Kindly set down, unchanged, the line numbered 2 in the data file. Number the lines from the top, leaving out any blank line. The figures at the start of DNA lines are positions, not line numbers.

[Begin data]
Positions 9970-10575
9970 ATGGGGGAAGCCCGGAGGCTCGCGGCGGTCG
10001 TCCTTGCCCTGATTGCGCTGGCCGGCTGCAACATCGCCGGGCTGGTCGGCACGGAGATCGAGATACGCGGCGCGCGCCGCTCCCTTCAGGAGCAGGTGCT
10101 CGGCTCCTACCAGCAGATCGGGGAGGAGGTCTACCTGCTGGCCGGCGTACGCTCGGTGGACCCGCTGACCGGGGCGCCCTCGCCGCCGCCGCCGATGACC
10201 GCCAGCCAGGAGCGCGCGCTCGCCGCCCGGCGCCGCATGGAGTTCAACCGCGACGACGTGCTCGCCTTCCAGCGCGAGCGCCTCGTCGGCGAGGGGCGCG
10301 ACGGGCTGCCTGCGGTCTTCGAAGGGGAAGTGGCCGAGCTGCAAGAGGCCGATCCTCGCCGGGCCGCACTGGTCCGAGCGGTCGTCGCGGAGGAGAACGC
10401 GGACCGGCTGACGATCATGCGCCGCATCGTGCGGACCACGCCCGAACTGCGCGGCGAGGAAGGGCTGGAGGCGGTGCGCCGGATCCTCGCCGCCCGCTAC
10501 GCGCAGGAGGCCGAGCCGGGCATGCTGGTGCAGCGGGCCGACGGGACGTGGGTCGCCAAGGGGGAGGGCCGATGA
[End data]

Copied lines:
9970 ATGGGGGAAGCCCGGAGGCTCGCGGCGGTCG